You didn't worry about 'coming versions'; you didn't have to listen to the hype of 'this release is in the pantheon', 'this is the best program ever written', 'over three hundred new features', ad nauseam. Clients bought support and vendors sold commitment.

New version? It's there. No fanfare. Test it a bit, put it in production. Robert Tappan Morris and Paul Graham made a $45 million product in the Internet era this way. Versions? New releases? Just upload the code!

Commercial software is planned obsolescence. You don't sell support; you wouldn't know how to provide that support anyway; instead you keep introducing more and more doodads (and changing the ones you already have) to not only make your new versions look better but also to make your old versions look outdated and 'uncool' by comparison.

Software by its very nature is not the latest new improved margarine that's so good you can't believe it's not butter. Software by its very nature is not what you find on a catwalk in Paris. Software is a synthesis of good ideas again made simple so as to provide a solid foundation for further work.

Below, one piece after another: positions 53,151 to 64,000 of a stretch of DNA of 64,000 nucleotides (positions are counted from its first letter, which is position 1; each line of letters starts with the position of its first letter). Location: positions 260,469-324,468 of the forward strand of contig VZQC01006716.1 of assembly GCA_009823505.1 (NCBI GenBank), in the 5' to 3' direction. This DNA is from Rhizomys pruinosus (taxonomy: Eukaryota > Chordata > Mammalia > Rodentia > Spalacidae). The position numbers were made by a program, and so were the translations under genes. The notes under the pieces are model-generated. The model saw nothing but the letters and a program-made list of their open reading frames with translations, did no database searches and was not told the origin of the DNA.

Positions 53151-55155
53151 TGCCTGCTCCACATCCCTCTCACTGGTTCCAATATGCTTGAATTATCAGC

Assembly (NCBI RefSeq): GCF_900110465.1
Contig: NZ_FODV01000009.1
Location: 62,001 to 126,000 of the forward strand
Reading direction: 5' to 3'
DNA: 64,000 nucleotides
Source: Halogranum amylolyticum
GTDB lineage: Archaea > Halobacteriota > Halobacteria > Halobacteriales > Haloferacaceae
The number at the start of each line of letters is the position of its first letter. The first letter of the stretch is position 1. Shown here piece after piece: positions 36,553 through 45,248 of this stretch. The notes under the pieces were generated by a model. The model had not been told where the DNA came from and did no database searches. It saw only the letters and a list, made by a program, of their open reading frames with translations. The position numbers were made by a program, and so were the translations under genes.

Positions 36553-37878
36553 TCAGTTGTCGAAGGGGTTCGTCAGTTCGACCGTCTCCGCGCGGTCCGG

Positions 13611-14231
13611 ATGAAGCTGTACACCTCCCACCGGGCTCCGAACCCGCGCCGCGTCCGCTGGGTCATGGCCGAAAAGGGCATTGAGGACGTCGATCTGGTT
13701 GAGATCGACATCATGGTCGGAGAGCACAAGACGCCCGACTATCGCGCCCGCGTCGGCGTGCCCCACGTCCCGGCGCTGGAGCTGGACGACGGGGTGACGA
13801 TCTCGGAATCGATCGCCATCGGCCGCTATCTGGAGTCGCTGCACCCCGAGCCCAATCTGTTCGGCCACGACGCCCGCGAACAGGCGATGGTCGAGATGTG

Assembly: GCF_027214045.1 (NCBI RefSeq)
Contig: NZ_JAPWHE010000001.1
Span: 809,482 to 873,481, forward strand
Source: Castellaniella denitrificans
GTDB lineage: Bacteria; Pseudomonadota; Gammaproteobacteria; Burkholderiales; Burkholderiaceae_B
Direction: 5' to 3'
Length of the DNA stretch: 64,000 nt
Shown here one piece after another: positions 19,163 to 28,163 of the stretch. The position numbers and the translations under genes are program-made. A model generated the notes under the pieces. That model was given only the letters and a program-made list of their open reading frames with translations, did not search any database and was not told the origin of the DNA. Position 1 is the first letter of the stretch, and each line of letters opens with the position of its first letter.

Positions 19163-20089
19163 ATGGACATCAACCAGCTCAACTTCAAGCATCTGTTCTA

Whenever possible we will build more complicated programs up from the simpler; whenever possible we will avoid building at all by finding new uses for existing tools, singly or in combination. Our programs work together; their cumulative effect is much greater than you could get from a similar collection of programs that you couldn't easily connect.

Whenever things start to get too complex; when there's an ostensible fetish for change only for the sake of change; when things change too rapidly over a short time; that's when you're in trouble.

You're off the beaten path; you're on your own. And in the world of collaborative computing you're never supposed to be on your own.

Everyone knows debugging is twice as hard as writing a program in the first place. So if you're as clever as you can be when you write it - how will you ever debug it?

See Also
Eric Raymond: The Art of Unix Programming
Linköpings universitet: Programming in C: A Tutorial
Princeton University: An Interview with Brian Kernighan
Kernighan/Plauger: Software Tools
Kernighan/Plauger: Software Tools in Pascal
Kernighan/Ritchie: The C Programming Language
Kernighan/Plauger: The Elements of Programming Style